Each of the four councils was seated in one of the four corner spires atop the ziggurat. A common misconception is that the Jedi High Council was seated in the central tower, also known as the Temple Spire or Tranquility Spire. This central tower formed the most sacred site, as it was built directly over the mountain peak. It was filled with tapestries and mosaics depicting the history of the Jedi Order, as well as huge memorial statues of its most revered members. It also housed a large number of meditation chambers and the Hall of Knighthood, where Padawans were elevated into Jedi Knights.
4. The Lost Twenty
The Lost Twenty, also known as The Lost, were the Jedi Masters that left the Jedi Order due to ideological conflicts or otherwise voluntarily resigned their commission with the Order. The first of them was the Umbaran Jedi Master Phanius, who would eventually become Darth Ruin. By the time of 990 BBY, 12 more had left the Order, with Count Dooku becoming the 20th around 32 BBY. Arguably the most famous of The Lost, Dooku left after developing a growing dissatisfaction with the Galactic Senate and its relations with the Jedi Order. The political idealist would eventually fall under the sway of Darth Sidious and agreed to train as Darth Tyranus.
Contrary to popular belief, the bronzium busts lining the Jedi Archives were not all members of the Lost Twenty. The statues represented those Jedi Masters that needed to be remembered, both the venerable and those that served as a reminder of the Council’s failure. Among the statues that did not belong to the Lost Twenty were busts of Master of the Order Yoda and Chon Actrion, who was considered the “Architect of Freedom.”
5. The Warning Beacon
In a central security area deep inside the Jedi Temple was a beacon capable of sending out a mass broadcast signal. The beacon served as a way to contact all Jedi throughout the galaxy, and was originally intended to be used as a means to summon all Jedi back to the temple in case of an emergency. After the execution of Order 66 and the raiding of the Jedi Temple during Operation Knightfall, Darth Vader used the beacon to broadcast the “return to Coruscant” signal in order to lure any surviving Jedi back to the Temple. He stationed several clone troopers inside, some of them disguised in Jedi robes.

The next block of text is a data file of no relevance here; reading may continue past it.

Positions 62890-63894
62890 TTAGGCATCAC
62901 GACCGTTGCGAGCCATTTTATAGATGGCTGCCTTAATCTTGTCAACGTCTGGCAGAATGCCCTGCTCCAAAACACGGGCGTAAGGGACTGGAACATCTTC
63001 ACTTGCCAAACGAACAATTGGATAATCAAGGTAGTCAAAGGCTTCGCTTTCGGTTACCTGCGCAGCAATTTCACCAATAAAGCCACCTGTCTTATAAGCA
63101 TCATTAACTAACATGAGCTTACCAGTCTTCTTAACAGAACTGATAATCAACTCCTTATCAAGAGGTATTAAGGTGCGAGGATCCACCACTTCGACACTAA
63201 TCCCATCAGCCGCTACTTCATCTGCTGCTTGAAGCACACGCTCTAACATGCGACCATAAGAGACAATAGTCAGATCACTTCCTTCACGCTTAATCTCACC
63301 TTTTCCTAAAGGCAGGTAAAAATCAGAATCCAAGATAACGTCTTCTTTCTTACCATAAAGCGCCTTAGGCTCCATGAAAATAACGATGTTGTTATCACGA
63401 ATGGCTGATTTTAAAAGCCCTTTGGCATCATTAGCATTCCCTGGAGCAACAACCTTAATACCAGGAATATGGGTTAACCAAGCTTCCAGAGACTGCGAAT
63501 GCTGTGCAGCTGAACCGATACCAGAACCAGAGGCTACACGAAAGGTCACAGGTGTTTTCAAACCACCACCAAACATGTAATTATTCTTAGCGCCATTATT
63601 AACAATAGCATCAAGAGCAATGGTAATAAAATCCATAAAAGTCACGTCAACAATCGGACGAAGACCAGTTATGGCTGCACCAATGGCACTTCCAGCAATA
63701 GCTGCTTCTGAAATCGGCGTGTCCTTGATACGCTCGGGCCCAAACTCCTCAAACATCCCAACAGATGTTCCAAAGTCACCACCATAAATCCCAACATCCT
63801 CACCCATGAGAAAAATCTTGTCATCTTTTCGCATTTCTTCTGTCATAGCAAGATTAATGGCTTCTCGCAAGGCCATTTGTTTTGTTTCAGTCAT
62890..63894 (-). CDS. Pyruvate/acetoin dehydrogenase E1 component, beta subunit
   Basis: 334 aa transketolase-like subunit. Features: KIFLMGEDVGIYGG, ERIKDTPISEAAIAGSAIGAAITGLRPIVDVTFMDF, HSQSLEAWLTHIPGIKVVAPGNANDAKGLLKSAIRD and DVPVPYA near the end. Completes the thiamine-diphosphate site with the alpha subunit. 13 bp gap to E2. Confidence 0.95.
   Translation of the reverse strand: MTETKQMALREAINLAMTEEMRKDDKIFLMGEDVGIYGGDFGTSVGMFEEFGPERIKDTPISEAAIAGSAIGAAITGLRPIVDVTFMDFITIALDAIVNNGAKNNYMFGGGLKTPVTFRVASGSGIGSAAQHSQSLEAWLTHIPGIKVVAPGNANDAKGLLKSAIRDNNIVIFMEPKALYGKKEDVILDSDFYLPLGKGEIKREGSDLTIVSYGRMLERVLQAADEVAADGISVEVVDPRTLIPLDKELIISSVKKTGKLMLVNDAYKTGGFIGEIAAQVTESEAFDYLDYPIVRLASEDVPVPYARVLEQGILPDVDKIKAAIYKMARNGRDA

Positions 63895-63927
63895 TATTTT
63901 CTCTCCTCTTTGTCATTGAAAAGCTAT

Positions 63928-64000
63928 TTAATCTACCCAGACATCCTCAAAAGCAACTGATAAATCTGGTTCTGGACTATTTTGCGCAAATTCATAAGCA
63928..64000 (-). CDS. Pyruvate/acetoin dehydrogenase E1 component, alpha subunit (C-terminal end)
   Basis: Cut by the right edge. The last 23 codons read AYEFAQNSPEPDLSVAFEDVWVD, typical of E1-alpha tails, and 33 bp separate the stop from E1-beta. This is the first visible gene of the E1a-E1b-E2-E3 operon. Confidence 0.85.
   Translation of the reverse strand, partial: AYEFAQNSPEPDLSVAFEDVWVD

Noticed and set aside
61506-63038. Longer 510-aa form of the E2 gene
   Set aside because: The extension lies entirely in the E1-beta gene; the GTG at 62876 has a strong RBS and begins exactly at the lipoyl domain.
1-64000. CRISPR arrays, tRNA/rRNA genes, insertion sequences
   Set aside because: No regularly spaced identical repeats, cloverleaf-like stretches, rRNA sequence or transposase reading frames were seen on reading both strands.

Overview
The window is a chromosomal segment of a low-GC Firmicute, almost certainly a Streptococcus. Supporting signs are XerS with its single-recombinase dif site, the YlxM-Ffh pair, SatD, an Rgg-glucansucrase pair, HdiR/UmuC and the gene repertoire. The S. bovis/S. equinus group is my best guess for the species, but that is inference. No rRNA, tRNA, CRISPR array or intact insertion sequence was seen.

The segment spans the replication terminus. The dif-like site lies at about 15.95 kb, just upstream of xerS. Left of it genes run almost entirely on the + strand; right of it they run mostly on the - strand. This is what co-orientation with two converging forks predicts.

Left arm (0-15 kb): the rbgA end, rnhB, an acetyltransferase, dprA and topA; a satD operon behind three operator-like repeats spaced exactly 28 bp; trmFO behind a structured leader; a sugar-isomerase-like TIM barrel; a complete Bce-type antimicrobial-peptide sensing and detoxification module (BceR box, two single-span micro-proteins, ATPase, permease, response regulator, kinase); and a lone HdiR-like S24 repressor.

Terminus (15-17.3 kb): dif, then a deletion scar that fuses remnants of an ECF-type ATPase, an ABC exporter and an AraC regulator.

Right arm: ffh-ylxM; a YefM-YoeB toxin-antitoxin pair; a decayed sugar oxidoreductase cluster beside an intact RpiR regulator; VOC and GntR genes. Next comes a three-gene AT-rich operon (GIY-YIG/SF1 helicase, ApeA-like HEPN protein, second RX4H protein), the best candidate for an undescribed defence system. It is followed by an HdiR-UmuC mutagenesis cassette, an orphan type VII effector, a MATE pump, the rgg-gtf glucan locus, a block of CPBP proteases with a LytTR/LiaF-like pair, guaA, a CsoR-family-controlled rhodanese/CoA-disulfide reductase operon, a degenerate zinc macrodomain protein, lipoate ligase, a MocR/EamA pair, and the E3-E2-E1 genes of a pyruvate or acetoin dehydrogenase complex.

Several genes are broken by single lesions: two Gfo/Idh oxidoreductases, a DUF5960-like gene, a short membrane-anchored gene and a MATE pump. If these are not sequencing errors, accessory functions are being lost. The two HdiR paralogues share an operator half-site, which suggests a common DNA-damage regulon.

Senator Bail Organa realized what had happened when he acquired a beacon from the ship of recently deceased Jedi Master, Saesee Tiin, and managed to warn Obi-Wan Kenobi and Yoda. They both agreed to infiltrate the Jedi Temple in an attempt to deactivate the beacon and prevent any surviving Jedi from walking into the Emperor’s trap. When Obi-Wan made it to the central security station, he remembered a discussion he once had with a young Caleb Dume. The boy had suggested that the beacon could also be used to warn Jedi away from Coruscant, which Obi-Wan did in a heartfelt message that included a reminder that the Force would be with them, always.
After Emperor Palpatine seized the Jedi Temple and transformed it into the Imperial Palace, much of the temple’s history was wiped from its records. What remained intact is still unknown. Hopefully one day we will learn more about the secrets still hidden within it.
Kevin Beentjes (Wild Whiphid) is a molecular biologist working at the Dutch natural history museum. He is an editor for TeeKay-421, an administrator for Yodapedia, and fascinated with the myriad of alien lifeforms in that galaxy far, far away.